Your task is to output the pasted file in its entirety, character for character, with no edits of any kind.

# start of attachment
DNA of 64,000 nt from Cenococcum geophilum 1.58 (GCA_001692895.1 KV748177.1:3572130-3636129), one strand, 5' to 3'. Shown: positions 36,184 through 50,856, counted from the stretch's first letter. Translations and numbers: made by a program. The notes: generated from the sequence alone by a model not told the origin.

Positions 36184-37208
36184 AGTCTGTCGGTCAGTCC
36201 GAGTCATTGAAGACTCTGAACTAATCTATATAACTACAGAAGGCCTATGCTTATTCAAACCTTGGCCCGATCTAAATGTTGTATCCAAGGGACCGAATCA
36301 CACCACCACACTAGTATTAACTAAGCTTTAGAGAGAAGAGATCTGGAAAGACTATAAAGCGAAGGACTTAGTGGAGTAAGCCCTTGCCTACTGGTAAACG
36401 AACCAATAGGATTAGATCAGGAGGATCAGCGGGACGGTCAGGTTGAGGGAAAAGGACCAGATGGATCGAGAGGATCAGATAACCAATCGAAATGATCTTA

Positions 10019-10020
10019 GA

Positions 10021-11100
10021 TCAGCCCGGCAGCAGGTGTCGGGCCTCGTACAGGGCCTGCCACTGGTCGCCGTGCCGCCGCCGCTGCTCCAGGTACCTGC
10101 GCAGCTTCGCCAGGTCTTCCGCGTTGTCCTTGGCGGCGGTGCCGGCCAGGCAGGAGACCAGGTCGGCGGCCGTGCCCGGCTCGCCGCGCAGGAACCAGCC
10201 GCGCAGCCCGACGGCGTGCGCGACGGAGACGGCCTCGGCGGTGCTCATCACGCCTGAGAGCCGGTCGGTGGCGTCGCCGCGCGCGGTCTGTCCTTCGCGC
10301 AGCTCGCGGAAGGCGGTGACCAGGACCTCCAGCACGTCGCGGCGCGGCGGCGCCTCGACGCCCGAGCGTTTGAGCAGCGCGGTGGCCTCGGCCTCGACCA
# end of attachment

DNA of 64,000 nt from Cenococcum geophilum 1.58 (GCA_001692895.1 KV748177.1:3572130-3636129), one strand, 5' to 3'. Shown: positions 36,184 through 50,856, counted from the stretch's first letter. Translations and numbers: made by a program. The notes: generated from the sequence alone by a model not told the origin.

Positions 36184-37208
36184 AGTCTGTCGGTCAGTCC
36201 GAGTCATTGAAGACTCTGAACTAATCTATATAACTACAGAAGGCCTATGCTTATTCAAACCTTGGCCCGATCTAAATGTTGTATCCAAGGGACCGAATCA
36301 CACCACCACACTAGTATTAACTAAGCTTTAGAGAGAAGAGATCTGGAAAGACTATAAAGCGAAGGACTTAGTGGAGTAAGCCCTTGCCTACTGGTAAACG
36401 AACCAATAGGATTAGATCAGGAGGATCAGCGGGACGGTCAGGTTGAGGGAAAAGGACCAGATGGATCGAGAGGATCAGATAACCAATCGAAATGATCTTA

Positions 10019-10020
10019 GA

Positions 10021-11100
10021 TCAGCCCGGCAGCAGGTGTCGGGCCTCGTACAGGGCCTGCCACTGGTCGCCGTGCCGCCGCCGCTGCTCCAGGTACCTGC
10101 GCAGCTTCGCCAGGTCTTCCGCGTTGTCCTTGGCGGCGGTGCCGGCCAGGCAGGAGACCAGGTCGGCGGCCGTGCCCGGCTCGCCGCGCAGGAACCAGCC
10201 GCGCAGCCCGACGGCGTGCGCGACGGAGACGGCCTCGGCGGTGCTCATCACGCCTGAGAGCCGGTCGGTGGCGTCGCCGCGCGCGGTCTGTCCTTCGCGC
10301 AGCTCGCGGAAGGCGGTGACCAGGACCTCCAGCACGTCGCGGCGCGGCGGCGCCTCGACGCCCGAGCGTTTGAGCAGCGCGGTGGCCTCGGCCTCGACCA